There is a line of authority in Federal courts which holds that a plea of guilty, entered after adequate legal advice, is deemed a waiver of any infirmity in the transfer hearing. See Smith v. Yeager, 459 F.2d 124, 126-127 (3d Cir. 1972); Wilhite v. United States, 108 U.S.App.D.C. 279, 281 F.2d 642, 644 (1960). However, the generally accepted rule is that a voluntarily entered plea of guilty constitutes a waiver of only nonjurisdictional defects. Muse v. Slayton, 333 F. Supp. 1007, 1010 (D.W.Va. 1971); White v. Pepersack, 352 F.2d 470 (4th Cir. 1965). Since in this case all of the defendant's claims arise from alleged irregularities in the waiver-of-jurisdiction procedure in the juvenile court, his claims attack jurisdiction and they are not waived. Ex parte Rixen, 74 N.D. 80, 19 N.W.2d 863 (1945); In re Kennedy, 110 N.W.2d 365 (N.D.1961); State v. Jackson, 249 Minn. 246, 82 N.W.2d 234 (1957).

In this case, the defendant is not asserting his innocence or a coerced guilty plea. The error he is challenging did not involve any element of trial in the adult court. By his plea of guilty in adult court the defendant relinquished the right to trial but did not, impliedly or otherwise, waive his right to an appropriate hearing in juvenile court. See State v. Jackson, supra.

The second issue in this case is whether the waiver-of-juvenile-jurisdiction hearing was sufficient under North Dakota statutes or under the Federal Constitution to transfer jurisdiction to the district court. Since the North Dakota statute setting forth requirements for a valid transfer of jurisdiction was not complied with in this case, it is not necessary to reach the constitutional question involved.

The defendant claims that the hearing failed to comply with the statutory requirements concerning transfer of jurisdiction in two respects: First, notice of the time, place, and purpose of the hearing was not given to the defendant and his parents at least three days before the hearing. Second, the provisions of Section 27-20-26, which are incorporated into Section 27-20-34, requiring the court to ascertain whether a party who appears without counsel knows of his right to counsel and of his right to have a court-appointed counsel if he is a needy person, were not followed.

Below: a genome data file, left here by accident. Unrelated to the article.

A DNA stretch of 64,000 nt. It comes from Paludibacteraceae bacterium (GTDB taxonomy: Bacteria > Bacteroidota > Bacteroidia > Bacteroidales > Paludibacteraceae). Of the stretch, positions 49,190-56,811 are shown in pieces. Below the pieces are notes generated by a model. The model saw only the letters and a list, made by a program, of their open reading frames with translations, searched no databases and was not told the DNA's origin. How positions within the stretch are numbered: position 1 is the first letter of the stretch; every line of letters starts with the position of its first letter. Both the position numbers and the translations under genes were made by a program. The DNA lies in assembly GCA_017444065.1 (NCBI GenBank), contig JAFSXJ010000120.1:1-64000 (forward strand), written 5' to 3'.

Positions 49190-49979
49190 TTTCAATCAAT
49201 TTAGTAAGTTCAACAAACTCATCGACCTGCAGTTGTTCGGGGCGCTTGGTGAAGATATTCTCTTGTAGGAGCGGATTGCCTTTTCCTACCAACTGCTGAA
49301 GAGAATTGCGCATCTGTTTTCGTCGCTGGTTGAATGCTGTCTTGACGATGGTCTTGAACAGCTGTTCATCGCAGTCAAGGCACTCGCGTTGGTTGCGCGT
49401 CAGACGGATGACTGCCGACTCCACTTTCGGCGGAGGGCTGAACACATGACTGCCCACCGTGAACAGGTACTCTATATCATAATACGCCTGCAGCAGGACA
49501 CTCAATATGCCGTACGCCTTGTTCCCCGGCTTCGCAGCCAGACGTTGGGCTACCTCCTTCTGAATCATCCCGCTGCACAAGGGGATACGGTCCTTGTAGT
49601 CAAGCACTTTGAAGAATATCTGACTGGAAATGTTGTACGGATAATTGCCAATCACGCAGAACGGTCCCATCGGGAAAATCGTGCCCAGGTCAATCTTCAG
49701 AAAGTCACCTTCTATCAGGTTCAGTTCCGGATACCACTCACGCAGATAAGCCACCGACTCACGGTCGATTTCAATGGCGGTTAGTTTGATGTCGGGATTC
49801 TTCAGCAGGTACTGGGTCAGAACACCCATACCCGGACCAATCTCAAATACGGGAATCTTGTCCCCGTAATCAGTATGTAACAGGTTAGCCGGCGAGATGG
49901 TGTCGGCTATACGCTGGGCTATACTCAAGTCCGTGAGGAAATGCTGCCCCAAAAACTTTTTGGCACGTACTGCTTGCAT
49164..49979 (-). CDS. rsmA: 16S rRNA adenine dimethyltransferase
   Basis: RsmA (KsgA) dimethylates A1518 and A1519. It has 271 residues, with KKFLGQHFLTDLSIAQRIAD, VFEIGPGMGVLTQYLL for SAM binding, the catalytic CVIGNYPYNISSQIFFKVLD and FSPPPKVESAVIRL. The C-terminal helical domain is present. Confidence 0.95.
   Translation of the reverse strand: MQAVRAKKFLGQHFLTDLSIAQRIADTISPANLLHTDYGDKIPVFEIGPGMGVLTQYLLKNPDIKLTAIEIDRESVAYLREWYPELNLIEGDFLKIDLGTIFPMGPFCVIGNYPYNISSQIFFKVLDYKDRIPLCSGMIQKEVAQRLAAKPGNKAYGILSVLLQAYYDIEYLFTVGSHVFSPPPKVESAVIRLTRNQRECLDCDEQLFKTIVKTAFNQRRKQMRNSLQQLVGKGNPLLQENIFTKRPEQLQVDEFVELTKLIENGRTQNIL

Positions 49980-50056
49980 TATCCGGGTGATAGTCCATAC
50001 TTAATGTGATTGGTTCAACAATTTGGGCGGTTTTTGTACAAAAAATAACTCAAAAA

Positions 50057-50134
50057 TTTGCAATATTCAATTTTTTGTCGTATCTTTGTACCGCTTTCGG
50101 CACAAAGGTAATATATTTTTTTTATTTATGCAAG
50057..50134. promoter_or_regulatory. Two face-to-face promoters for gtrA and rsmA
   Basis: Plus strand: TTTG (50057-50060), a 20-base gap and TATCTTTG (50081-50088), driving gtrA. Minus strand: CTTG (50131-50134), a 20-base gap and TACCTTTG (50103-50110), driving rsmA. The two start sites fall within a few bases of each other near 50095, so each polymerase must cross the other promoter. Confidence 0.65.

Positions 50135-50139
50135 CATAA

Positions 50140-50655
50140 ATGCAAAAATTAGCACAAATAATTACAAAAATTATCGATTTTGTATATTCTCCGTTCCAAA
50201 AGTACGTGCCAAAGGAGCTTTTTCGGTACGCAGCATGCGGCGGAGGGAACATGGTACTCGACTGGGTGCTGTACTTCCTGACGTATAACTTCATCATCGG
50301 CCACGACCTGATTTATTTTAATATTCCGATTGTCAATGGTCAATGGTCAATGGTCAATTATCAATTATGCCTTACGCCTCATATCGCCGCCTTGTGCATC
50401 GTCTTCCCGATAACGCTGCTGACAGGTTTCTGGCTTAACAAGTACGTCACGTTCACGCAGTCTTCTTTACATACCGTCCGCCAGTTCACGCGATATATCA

It is apparent from the transcript of the juvenile court waiver hearing that the required three-day notice was not given to the defendant or his parents. The State concedes that the defendant and his mother *379 were informed that a hearing was scheduled for the following day and that the defendant's father received no written notice prior to the hearing.

The State makes the argument that the defective notice was not material in light of the subsequent developments in the case. The State contends that since the defendant had the benefit of court-appointed counsel after he was waived into adult court, counsel had the opportunity to appeal from the defective waiver hearing but made a tactical decision not to do so. The State is arguing essentially that the failure of the defendant to attack the defective notice in juvenile court before he pled guilty in district court to the charge of robbery operated as a waiver of his right to attack the improper notice at any time thereafter. We have already held that jurisdictional claims are not waived by a plea of guilty. We hold that the failure of the State to comply with the statutory notice requirements set forth in Section 27-20-34 constituted a material defect in the waiver-of-jurisdiction proceedings. Since the defective-notice claim goes to the matter of jurisdiction, notice was not waived. Mere presence of the parents at the hearing is not a waiver of notice. In re Roth, 158 Neb. 789, 64 N.W.2d 799 (1954).

The failure of the State to provide adequate notice to the juvenile and his parents was material not only because of the explicit notice requirement in the statute but because due process of law requires notice to be given "sufficiently in advance of scheduled court proceedings so that reasonable opportunity to prepare will be afforded." In re Gault, 387 U.S. 1, 31-57, 87 S. Ct. 1428, 1446, 18 L. Ed. 2d 527 (1967); McGuire v. Warden, 229 N.W.2d 211 (N.D.1975).